The situation on Kauai has brought many of these inequities to the surface and we need to take greater notice in all that is not working. After the developer was forced to preserve the burials in place by the island burial council; a scheme to build on top of the burials somehow got approved. As a result of the ongoing protests, the police stepped in to use criminal desecration statutes but the county prosecutor was unwilling to go along. OHA even took notice and asked SHPD to file a cease and desist order, which has not yet occurred. And now, Native Hawaiian Legal Corporation, along with OHA, is stepping up to take legal action. The question that remains: Why is it that we have to bring our Kupuna out of the ground and into court time and time again?

Perhaps it is the the loopholes in the burial laws that keep this mockery ongoing. Less than whole archaeological reports and a general mistrust for the entire historic preservation process are surely among the culprits as well. Making change in the current atmosphere will not be easy. One way to persevere through these challenges is to recognize that we are not isolated communities dealing with these issues, but a people connected by a common purpose. A purpose to keep sacred all that has come before and cherish all that is sacred for those yet to come. This we can do. This we must do. One step at a time, together.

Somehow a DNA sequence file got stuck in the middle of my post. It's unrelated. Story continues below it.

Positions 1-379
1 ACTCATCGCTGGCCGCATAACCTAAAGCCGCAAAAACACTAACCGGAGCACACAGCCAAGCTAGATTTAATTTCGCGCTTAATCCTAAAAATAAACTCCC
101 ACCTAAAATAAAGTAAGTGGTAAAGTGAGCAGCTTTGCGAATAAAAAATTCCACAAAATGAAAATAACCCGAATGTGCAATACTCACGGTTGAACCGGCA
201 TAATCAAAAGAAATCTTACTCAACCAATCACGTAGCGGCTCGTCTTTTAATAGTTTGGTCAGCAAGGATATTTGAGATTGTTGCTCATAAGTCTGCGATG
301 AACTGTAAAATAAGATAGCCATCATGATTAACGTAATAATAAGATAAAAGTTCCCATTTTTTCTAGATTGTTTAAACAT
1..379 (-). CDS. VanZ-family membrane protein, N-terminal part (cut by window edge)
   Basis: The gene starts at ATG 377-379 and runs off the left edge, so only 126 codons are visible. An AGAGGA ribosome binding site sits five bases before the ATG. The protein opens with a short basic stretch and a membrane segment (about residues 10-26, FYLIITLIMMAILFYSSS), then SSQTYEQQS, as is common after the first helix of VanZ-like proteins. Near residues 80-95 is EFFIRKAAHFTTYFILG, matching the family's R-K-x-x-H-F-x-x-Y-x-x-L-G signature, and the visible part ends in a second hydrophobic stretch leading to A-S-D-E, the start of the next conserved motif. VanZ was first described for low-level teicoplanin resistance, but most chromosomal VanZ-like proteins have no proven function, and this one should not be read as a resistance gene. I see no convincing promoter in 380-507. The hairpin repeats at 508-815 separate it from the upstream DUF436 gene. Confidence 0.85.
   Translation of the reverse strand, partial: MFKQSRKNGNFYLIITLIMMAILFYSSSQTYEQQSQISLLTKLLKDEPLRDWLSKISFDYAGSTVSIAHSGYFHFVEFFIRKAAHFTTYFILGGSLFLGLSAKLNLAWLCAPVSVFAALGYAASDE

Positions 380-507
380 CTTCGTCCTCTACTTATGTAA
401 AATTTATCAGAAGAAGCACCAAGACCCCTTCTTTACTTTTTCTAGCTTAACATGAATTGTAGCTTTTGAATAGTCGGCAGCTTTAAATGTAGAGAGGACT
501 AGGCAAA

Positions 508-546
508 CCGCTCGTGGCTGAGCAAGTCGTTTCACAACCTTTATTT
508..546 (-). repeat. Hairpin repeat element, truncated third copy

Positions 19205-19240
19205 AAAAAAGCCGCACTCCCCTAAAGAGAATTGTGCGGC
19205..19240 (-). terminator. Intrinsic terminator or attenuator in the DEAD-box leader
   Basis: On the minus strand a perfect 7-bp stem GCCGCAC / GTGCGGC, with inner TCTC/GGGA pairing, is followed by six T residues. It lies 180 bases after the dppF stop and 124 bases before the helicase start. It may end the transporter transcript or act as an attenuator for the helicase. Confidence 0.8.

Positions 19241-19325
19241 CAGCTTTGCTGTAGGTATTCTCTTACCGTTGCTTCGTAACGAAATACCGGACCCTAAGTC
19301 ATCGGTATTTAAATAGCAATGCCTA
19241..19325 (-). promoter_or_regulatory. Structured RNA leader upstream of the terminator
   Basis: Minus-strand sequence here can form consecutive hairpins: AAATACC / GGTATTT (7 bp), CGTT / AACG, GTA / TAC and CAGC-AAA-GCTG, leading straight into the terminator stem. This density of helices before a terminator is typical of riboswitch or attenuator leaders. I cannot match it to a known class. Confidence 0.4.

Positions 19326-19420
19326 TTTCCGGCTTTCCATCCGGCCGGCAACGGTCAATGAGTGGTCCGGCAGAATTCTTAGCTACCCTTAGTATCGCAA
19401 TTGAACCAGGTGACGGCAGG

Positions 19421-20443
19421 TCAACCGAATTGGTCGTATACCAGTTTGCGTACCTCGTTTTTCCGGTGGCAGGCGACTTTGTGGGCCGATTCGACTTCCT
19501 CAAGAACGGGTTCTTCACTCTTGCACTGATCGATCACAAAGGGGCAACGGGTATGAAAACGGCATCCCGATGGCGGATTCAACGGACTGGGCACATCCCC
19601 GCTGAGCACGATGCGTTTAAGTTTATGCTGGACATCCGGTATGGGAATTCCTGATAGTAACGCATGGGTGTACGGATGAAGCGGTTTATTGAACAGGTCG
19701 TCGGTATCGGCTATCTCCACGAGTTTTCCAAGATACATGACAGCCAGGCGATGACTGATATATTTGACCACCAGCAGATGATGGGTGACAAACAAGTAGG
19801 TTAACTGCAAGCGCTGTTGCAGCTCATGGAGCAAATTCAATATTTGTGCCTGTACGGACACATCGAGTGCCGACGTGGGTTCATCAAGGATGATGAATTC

mahalo pumehana.

So, the day is done.

What an inspiring 24 hours! The view from the trolley was amazing, as we went from rally to rally on Oahu’s south shore and met and saw dedicated individuals–many out in the rain–waving signs, calling to cars and passers-by.